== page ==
The full content of Annals is available to subscribers

Subscribe/Learn More  >
Editorials |

Modest Weight Gain and the Development of Diabetes: Another Perspective

James R. Sowers, MD
[+] Article, Author, and Disclosure Information

Wayne State University, Detroit, MI 48201 Requests for Reprints: James R. Sowers, MD, Division of Endocrinology and Hypertension, Wayne State University School of Medicine, UHC-4H, 4201 St. Antoine, Detroit, MI 48201.

Copyright ©2004 by the American College of Physicians

Ann Intern Med. 1995;122(7):548-549. doi:10.7326/0003-4819-122-7-199504010-00012
Text Size: A A A

Significant obesity is associated with metabolic abnormalities that are considered to be risk factors for cardiovascular disease, including impaired glucose tolerance and non-insulin-dependent diabetes mellitus, hypertension, and an abnormal lipoprotein profile [13]. The National Institutes of Health Consensus Development Panel [4] concluded in 1985 that “the evidence is now overwhelming that obesity, defined as excessive storage of energy in the form of fat, has adverse effects on health and longevity.” If obesity is defined as a body mass index of 20% above the desirable index (roughly a body mass index of 27 kg/m2), approximately 34 million adult Americans can be considered obese [5]. Nevertheless, the 1990 guidelines of recommended weights for adults published by the U.S. Department of Agriculture [6] suggests that a weight gain of 7 kg for persons 35 years and older is desirable. The article by Colditz and colleagues [7] in this issue raises serious questions about such recommendations.

First Page Preview

View Large
First page PDF preview





Citing articles are presented as examples only. In non-demo SCM6 implementation, integration with CrossRef’s "Cited By" API will populate this tab (http://www.crossref.org/citedby.html).


Submit a Comment/Letter
Submit a Comment/Letter

Summary for Patients

Clinical Slide Sets

Terms of Use

The In the Clinic® slide sets are owned and copyrighted by the American College of Physicians (ACP). All text, graphics, trademarks, and other intellectual property incorporated into the slide sets remain the sole and exclusive property of the ACP. The slide sets may be used only by the person who downloads or purchases them and only for the purpose of presenting them during not-for-profit educational activities. Users may incorporate the entire slide set or selected individual slides into their own teaching presentations but may not alter the content of the slides in any way or remove the ACP copyright notice. Users may make print copies for use as hand-outs for the audience the user is personally addressing but may not otherwise reproduce or distribute the slides by any means or media, including but not limited to sending them as e-mail attachments, posting them on Internet or Intranet sites, publishing them in meeting proceedings, or making them available for sale or distribution in any unauthorized form, without the express written permission of the ACP. Unauthorized use of the In the Clinic slide sets will constitute copyright infringement.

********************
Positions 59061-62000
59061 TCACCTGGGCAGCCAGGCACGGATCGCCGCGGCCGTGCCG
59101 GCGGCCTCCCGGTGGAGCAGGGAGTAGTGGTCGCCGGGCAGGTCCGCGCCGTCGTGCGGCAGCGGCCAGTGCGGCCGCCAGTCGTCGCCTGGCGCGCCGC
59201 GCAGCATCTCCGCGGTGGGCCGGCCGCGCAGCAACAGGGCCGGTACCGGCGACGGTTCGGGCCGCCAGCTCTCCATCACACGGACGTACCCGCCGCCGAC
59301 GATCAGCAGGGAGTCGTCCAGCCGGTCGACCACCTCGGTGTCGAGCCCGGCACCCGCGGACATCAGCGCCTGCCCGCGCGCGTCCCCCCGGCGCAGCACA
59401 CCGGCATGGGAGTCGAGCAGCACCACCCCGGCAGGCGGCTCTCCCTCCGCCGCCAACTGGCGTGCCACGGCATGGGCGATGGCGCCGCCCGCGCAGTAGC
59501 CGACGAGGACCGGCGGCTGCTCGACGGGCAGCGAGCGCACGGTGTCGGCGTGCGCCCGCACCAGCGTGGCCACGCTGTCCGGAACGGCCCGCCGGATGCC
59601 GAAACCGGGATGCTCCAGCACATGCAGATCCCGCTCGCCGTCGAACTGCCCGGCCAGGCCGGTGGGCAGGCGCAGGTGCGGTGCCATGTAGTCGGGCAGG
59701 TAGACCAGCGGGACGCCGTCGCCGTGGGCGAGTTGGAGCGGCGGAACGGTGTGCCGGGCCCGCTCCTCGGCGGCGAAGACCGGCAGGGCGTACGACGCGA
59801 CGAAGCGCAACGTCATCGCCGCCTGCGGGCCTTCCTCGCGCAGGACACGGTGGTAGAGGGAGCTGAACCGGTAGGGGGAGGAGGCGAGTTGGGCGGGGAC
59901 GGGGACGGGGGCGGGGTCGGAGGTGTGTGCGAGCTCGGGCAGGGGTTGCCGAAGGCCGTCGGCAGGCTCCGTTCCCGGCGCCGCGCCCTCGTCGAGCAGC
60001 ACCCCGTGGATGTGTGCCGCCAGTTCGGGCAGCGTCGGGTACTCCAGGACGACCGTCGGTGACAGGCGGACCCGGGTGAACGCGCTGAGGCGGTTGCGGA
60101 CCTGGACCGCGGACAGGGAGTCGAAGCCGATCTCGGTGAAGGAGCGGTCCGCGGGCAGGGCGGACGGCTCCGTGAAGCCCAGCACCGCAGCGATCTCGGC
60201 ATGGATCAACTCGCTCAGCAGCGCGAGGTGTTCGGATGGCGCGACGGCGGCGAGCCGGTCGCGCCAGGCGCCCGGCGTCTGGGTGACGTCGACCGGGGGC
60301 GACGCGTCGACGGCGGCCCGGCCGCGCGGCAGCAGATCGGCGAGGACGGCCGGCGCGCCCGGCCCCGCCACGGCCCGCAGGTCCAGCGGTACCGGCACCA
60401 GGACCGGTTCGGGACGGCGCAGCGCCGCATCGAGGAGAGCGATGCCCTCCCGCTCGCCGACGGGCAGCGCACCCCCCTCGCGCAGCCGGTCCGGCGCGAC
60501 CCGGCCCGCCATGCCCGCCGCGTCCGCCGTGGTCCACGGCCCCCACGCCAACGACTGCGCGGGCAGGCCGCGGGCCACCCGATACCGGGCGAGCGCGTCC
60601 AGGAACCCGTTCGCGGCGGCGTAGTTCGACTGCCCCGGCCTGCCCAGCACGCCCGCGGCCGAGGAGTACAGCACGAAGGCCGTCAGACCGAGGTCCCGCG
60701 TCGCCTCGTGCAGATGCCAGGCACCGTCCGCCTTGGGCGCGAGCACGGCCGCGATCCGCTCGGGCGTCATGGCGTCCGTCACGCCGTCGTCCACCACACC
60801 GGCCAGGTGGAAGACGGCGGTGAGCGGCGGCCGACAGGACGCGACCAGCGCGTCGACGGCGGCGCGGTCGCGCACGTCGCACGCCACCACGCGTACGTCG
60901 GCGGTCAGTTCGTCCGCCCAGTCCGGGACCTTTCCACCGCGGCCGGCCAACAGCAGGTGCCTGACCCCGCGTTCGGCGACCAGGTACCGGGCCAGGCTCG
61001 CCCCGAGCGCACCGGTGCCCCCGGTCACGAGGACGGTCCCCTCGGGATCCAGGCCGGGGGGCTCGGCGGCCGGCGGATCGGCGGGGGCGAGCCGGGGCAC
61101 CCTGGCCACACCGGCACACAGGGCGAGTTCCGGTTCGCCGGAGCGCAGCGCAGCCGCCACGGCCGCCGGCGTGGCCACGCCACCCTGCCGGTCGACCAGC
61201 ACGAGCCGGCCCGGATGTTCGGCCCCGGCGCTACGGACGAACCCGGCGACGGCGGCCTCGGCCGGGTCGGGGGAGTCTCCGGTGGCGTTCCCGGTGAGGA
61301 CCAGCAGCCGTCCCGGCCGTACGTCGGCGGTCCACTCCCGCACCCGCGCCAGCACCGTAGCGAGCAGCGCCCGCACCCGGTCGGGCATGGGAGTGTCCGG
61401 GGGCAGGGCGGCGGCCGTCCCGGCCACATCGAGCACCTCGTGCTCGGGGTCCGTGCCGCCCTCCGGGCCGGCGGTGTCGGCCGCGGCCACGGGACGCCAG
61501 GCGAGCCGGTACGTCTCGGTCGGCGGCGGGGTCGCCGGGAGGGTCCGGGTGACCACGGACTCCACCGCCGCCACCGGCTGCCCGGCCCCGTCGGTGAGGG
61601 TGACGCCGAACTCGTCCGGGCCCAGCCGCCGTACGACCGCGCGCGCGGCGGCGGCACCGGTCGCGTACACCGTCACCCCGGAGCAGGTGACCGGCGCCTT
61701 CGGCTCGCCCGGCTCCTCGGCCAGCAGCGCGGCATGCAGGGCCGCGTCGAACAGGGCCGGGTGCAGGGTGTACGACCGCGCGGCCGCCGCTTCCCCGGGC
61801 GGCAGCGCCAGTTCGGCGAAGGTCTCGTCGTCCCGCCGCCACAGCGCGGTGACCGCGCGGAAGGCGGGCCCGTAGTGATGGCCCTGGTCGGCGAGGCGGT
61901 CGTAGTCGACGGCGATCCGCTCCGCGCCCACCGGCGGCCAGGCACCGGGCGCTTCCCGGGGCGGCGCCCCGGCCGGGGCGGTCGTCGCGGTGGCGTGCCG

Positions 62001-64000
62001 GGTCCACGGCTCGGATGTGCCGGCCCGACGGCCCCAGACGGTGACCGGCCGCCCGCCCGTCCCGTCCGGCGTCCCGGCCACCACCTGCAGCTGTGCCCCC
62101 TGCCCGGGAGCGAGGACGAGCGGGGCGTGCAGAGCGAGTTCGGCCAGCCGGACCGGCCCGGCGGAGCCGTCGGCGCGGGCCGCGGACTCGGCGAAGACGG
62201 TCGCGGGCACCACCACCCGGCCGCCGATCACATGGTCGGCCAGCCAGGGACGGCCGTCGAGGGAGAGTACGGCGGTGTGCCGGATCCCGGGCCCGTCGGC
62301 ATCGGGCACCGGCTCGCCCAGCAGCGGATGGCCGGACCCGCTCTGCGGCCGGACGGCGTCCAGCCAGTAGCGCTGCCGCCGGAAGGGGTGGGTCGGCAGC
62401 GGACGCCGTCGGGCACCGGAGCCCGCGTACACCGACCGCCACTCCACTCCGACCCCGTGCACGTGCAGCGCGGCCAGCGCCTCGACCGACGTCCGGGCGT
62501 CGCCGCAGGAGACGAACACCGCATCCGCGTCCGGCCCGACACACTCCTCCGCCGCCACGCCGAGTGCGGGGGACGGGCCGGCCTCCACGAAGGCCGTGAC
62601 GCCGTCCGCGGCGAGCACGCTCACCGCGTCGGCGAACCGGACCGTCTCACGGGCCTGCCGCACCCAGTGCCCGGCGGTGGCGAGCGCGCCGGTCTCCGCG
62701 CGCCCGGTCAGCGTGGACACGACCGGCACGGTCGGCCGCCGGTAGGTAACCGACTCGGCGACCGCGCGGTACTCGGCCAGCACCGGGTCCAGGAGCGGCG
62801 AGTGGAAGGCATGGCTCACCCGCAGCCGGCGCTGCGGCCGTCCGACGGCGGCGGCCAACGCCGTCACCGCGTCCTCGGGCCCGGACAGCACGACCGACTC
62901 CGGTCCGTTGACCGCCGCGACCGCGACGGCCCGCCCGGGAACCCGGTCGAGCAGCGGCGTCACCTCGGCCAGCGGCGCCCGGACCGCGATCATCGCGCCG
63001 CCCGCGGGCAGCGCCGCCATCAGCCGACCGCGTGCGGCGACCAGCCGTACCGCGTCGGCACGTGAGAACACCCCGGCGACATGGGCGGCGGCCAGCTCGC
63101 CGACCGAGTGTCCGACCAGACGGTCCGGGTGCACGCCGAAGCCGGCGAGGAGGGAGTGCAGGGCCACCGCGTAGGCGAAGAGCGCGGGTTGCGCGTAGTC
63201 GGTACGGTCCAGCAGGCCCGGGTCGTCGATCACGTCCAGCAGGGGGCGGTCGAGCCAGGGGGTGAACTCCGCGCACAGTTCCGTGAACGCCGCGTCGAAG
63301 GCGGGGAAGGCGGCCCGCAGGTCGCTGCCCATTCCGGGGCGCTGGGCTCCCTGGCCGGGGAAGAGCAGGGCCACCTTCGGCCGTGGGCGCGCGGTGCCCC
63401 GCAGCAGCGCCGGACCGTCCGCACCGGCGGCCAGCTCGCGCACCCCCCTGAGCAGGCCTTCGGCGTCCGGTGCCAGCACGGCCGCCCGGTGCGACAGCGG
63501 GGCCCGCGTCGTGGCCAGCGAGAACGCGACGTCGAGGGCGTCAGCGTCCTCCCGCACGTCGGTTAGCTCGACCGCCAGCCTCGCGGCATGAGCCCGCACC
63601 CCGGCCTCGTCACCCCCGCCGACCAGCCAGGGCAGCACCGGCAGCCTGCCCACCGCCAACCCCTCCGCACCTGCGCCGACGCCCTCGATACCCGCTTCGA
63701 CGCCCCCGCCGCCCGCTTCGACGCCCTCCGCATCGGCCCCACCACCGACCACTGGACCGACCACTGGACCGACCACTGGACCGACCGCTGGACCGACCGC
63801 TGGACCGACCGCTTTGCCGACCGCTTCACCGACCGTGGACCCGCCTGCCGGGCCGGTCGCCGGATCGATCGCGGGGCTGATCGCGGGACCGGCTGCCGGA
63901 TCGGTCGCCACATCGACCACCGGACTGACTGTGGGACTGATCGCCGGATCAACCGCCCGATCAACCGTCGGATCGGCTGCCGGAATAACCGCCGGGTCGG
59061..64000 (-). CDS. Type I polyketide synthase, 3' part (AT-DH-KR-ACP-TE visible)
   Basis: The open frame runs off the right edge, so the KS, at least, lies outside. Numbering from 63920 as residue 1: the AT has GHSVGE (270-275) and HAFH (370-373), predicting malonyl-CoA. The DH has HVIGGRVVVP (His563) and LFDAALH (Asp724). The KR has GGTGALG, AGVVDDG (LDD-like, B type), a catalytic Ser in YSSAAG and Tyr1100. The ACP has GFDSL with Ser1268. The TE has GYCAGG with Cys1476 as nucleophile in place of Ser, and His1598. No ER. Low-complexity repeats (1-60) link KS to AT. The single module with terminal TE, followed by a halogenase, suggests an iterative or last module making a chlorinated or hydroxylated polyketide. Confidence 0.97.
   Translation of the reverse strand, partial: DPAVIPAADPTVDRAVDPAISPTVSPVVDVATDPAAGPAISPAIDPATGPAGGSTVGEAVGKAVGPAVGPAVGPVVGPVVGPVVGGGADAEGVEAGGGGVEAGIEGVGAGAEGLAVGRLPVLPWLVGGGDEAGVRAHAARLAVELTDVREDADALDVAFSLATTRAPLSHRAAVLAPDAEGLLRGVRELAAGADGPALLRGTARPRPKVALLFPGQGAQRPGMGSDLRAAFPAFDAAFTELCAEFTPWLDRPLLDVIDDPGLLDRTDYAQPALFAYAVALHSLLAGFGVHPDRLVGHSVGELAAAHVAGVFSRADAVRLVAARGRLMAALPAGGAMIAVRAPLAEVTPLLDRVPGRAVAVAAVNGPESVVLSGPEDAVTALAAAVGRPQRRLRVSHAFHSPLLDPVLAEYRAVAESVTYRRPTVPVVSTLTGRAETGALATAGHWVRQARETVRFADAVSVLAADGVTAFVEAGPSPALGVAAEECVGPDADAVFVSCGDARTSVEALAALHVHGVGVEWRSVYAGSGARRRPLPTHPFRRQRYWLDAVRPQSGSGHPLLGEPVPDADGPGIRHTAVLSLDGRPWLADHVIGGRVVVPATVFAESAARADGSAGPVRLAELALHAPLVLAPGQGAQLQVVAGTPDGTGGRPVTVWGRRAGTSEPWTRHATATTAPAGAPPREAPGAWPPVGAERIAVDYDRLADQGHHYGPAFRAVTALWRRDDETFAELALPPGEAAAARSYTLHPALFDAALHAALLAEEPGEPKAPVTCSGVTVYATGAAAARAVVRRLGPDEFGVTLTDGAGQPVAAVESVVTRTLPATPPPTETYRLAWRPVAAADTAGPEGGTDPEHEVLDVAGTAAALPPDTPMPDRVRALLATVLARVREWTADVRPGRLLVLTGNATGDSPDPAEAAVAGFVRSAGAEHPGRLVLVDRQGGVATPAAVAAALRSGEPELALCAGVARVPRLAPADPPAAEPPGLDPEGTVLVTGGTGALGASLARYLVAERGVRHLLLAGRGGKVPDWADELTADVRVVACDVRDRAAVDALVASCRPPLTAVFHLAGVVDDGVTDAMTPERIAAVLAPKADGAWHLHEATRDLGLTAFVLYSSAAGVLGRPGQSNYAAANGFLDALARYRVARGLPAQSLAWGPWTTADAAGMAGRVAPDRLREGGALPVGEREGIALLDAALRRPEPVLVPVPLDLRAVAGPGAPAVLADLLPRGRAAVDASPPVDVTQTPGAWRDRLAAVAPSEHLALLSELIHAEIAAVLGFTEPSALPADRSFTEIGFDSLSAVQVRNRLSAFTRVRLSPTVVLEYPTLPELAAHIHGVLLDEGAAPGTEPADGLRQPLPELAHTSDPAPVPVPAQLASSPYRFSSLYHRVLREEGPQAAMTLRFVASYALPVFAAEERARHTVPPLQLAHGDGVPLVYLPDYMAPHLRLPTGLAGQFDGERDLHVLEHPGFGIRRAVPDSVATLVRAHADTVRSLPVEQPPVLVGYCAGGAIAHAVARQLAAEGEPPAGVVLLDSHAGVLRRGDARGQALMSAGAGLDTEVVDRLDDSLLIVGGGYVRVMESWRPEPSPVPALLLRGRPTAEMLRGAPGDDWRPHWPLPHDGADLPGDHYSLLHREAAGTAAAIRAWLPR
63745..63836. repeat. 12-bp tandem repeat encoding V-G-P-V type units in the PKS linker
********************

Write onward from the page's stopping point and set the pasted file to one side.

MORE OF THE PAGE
Buy Now for $32.00

to gain full access to the content and tools.

Want to Subscribe?

Learn more about subscription options

Related Articles
Related Point of Care
Topic Collections
PubMed Articles
Forgot your password?
Enter your username and email address. We'll send you a reminder to the email address on record.